Standard MicroLearning’s High Conflict Co-Parenting Divorce Certificate Video Online Course is now available for $49.99! Our High Conflict Course was developed and is led by Dr. Justin D’Arienzo, Clinical and Forensic Psychologist, and Divorce Expert. Divorced and separated families all have different levels of conflict. These levels range from minimal conflict to high levels of conflict with periods of cooperation to periods of extreme conflict. However, some families are entrenched in constant conflict, and denigrate each through their children, texts, emails, phone conversations, and physical interactions. Fortunately, our high conflict coparenting course can assist you in managing this difficult situation including learning how to successfully manage your coparenting relationship. Read more on what we have to say about the impact of Toxic Stress below:
What is toxic stress?
All stress is not created equal. Children are subject to a variety of stresses. An appropriate amount of stress aids children in adapting or functioning, such as when they are learning a new skill, joining a team or group, or even getting vaccinated. Unfamiliar circumstances can undoubtedly be stressful. Adults need to keep in mind that worry is a useful tool that supports children’s learning, development, and maturation. However, certain circumstances are bad and cause a loss or an injury. If stresses are brief and a child has a lot of support from the adults they care about, they can be tolerated and won’t have a long-term impact. Think about a young child who is anxious and has nowhere to turn.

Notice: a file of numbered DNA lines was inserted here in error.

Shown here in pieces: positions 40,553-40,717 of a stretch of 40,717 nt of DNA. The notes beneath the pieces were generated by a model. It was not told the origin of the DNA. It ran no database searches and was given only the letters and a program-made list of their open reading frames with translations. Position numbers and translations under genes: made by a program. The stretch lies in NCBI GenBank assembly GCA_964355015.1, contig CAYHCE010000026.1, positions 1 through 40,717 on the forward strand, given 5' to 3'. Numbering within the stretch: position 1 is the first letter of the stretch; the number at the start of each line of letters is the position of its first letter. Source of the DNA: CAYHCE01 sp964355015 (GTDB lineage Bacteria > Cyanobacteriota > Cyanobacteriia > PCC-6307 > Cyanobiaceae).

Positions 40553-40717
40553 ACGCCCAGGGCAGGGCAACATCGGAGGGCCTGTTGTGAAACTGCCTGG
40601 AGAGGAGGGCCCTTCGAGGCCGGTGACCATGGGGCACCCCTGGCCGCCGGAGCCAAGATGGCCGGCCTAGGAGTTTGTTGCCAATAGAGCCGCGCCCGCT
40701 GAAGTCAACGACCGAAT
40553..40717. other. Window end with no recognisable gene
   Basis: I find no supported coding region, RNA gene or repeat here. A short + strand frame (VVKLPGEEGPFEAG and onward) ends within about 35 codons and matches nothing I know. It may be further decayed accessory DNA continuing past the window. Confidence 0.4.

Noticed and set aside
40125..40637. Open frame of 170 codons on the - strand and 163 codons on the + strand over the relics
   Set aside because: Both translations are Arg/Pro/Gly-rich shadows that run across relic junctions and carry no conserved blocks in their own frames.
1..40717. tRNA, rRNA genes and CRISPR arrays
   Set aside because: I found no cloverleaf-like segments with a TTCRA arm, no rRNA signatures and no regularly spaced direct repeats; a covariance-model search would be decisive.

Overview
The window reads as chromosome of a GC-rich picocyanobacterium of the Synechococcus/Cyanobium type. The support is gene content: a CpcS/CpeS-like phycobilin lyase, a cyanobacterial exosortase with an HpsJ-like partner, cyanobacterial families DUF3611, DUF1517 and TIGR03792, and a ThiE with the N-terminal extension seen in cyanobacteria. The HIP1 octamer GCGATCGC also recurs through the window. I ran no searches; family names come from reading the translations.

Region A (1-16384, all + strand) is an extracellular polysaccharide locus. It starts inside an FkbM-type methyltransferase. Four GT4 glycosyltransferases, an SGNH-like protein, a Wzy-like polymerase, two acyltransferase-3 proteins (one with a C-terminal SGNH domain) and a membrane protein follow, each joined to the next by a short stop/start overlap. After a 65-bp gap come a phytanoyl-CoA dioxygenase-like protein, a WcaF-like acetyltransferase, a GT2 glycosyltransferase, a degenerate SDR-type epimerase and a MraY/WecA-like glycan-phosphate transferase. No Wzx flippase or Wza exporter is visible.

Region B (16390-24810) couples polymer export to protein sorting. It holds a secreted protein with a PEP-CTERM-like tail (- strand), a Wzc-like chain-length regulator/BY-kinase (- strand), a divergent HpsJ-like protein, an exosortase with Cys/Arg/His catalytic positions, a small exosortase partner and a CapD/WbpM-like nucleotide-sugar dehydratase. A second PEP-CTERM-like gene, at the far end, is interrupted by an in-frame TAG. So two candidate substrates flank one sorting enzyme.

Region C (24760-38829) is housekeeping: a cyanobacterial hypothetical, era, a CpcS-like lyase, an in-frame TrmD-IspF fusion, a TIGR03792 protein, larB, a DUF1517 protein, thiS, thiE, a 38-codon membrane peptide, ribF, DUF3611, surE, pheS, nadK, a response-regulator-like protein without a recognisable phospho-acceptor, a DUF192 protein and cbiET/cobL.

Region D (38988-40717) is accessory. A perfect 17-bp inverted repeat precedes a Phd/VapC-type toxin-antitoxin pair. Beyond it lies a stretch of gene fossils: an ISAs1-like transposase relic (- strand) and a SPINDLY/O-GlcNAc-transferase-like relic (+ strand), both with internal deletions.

Children may be exposed to a variety of frightful, frightening, scary, and perplexing situations as a result of family violence and intense parental conflict. According to research, youngsters who are exposed to persistent conflict may find it difficult to control their emotions and remain composed. Their capacity to deal with difficulties and deal with painful emotions throughout their lives may be permanently impacted.
Imagine being a little child who had continual anxiety. Stress wears and rips a child’s developing brain, causing them to read interactions with numerous people as though something would go wrong at any second. A youngster frequently finds it challenging to trust and be close to others when they view the environment and other people as scary and unmanageable.
What is known is that over time, this toxic stress has an adverse effect on the brain’s structure, causing issues with self-regulation, learning disabilities, anxiety, addictions, memory issues, and other health issues. Since children’s brains continue to grow until they are in their 20s, even older children can be affected by having high conflict parents.
We would not have these kinds of seminars if it were an easy task to reduce this kind of conflict. We are aware that altering our own approach to co-parenting requires a lot of effort and dedication. Knowing the harmful effects toxic stress from high conflict parenting has on your kids should